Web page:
Now calculate sum of column id3. its 1+2+3+1+2+3 = 12.

    So Total row count is 6 and total of id3 column is 12.

    I think this help you. πŸ™‚

    Thanks Vinay...:-)

    Its clear to me now πŸ™‚

    _______________________________________________________________
    To get quick answer follow this link:
    http://www.sqlservercentral.com/articles/Best+Practices/61537/

  • demonfox

    SSCertifiable

    Points: 6289

    bitbucket-25253 (4/17/2013)


    Nice question ... Again thanks

    +1

    ~ demonfox
    ___________________________________________________________________
    Wondering what I would do next , when I am done with this one :ermm:

  • John Mitchell-245523

    SSC Guru

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    Are the exclamation marks in the explanation an expression of surprise, or are they supposed to represent factorials?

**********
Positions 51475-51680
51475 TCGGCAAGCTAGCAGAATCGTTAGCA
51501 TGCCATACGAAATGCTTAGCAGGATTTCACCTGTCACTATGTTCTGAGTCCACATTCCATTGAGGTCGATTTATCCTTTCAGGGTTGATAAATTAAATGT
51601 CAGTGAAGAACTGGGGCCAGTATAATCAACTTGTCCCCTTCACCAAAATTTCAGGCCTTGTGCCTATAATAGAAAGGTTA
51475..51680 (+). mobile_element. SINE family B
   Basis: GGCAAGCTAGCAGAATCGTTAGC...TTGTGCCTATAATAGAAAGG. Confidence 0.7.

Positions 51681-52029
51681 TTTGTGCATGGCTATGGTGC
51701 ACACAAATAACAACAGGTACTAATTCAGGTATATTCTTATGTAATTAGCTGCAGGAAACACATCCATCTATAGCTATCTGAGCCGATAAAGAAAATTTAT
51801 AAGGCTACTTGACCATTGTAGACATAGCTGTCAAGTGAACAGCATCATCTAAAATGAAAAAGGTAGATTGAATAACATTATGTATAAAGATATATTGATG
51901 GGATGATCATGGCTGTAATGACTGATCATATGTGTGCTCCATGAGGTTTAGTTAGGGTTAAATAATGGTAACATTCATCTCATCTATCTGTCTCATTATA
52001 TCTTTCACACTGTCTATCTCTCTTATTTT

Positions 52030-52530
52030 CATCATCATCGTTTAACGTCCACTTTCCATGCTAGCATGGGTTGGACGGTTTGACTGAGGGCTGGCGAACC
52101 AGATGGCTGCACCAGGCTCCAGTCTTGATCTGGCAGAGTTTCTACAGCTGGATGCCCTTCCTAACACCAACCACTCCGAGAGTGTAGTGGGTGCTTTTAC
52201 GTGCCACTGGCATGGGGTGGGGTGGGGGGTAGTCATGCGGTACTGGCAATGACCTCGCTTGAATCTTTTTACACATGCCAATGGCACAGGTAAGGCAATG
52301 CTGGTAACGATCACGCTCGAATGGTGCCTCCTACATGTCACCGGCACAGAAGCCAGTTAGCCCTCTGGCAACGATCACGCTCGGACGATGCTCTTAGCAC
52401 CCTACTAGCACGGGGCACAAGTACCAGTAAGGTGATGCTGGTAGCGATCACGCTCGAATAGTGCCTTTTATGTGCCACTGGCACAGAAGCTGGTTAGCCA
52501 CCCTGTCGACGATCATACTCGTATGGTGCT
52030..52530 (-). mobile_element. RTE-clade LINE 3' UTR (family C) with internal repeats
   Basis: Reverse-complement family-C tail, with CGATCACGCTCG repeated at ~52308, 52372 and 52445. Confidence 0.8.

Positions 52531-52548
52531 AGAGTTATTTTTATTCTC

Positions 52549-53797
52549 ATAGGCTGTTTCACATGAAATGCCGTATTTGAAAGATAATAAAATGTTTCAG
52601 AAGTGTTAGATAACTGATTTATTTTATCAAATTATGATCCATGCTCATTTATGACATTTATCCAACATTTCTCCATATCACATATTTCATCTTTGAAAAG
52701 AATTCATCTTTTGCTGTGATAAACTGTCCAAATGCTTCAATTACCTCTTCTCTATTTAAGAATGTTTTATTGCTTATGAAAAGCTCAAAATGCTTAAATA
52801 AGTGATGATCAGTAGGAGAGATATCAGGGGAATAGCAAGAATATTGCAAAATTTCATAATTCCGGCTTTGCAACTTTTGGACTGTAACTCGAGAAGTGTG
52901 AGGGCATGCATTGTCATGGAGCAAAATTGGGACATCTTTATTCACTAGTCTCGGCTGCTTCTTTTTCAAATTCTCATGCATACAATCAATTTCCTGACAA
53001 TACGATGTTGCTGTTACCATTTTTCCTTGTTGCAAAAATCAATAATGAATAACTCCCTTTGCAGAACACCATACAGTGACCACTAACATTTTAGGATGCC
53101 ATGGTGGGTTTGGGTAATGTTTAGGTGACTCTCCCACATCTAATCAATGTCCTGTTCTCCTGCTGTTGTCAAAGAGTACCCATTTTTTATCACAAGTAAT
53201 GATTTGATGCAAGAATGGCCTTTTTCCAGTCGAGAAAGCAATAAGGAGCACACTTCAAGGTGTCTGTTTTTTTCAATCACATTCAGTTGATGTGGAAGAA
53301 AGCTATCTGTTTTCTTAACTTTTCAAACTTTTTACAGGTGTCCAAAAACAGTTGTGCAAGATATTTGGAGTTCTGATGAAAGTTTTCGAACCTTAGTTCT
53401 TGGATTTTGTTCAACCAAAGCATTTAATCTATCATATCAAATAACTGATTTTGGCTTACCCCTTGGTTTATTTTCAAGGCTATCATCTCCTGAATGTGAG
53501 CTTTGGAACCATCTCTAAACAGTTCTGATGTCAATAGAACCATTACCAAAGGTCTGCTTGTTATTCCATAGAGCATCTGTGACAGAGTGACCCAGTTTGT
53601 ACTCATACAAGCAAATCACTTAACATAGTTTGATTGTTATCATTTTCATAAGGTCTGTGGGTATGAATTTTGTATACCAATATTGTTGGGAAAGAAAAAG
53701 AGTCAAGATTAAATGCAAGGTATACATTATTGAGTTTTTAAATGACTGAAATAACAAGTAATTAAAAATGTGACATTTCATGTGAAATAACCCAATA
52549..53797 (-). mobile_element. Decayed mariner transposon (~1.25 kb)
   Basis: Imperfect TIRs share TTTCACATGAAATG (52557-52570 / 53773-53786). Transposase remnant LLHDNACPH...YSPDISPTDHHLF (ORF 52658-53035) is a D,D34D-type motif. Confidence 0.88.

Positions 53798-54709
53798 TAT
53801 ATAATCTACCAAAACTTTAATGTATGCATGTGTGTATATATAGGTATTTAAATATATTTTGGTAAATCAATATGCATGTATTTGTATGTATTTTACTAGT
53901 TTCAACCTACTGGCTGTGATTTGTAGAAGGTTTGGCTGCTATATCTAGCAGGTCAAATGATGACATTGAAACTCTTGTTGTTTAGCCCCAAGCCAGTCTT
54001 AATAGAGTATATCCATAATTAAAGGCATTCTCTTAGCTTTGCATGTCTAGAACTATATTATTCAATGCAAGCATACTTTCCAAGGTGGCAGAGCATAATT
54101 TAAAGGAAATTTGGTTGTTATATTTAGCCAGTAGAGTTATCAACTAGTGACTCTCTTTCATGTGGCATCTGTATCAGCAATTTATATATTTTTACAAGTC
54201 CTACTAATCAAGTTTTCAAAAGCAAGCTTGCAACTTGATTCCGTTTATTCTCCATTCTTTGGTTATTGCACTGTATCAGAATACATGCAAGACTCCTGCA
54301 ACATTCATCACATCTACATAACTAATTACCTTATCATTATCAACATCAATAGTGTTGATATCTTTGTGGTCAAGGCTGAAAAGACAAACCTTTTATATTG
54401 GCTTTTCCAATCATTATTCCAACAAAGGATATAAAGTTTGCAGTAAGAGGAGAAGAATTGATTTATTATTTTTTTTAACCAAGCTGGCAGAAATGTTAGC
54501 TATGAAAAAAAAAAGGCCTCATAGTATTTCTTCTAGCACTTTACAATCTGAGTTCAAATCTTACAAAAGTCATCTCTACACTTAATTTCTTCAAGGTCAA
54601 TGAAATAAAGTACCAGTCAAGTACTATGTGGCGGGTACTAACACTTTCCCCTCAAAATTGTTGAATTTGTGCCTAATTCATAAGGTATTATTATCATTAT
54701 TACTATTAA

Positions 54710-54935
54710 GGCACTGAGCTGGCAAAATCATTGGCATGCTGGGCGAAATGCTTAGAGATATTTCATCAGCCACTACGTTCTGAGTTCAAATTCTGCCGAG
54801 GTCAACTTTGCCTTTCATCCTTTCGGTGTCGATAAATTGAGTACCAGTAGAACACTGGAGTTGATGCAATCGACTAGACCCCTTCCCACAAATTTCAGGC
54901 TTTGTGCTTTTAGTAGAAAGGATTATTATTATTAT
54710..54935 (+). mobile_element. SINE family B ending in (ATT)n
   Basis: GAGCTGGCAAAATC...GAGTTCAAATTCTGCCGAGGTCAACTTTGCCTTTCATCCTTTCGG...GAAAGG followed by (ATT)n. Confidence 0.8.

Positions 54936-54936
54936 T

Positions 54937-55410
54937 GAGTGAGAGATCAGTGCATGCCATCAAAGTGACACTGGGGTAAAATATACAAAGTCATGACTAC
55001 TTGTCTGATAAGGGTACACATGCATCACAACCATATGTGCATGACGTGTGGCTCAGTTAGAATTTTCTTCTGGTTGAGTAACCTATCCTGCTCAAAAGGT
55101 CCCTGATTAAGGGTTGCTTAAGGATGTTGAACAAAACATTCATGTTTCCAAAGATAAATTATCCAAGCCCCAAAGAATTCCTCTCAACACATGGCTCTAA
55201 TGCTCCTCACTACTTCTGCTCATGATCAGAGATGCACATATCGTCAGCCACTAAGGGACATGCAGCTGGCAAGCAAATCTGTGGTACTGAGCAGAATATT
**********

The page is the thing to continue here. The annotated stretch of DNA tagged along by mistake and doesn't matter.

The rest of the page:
John

  • honza.mf

    SSCertifiable

    Points: 5519

    Danny Ocean (4/17/2013)


    Kapil, Cross join means Cartesian product. When query have multiple joins, it solve it from left to right. So first cross join take place between table #T1 and #T2. It gives 2 (1 *2) rows. Now these 2 rows have cross join with #T3. It gives 6 (2*3) rows. Output of this query look like below.

    id1 id2 id3

    1 1 1

    1 1 2

    1 1 3

    1 2 1

    1 2 2

    1 2 3

    Now calculate sum of column id3. its 1+2+3+1+2+3 = 12.

    So Total row count is 6 and total of id3 column is 12.

    I think this help you. πŸ™‚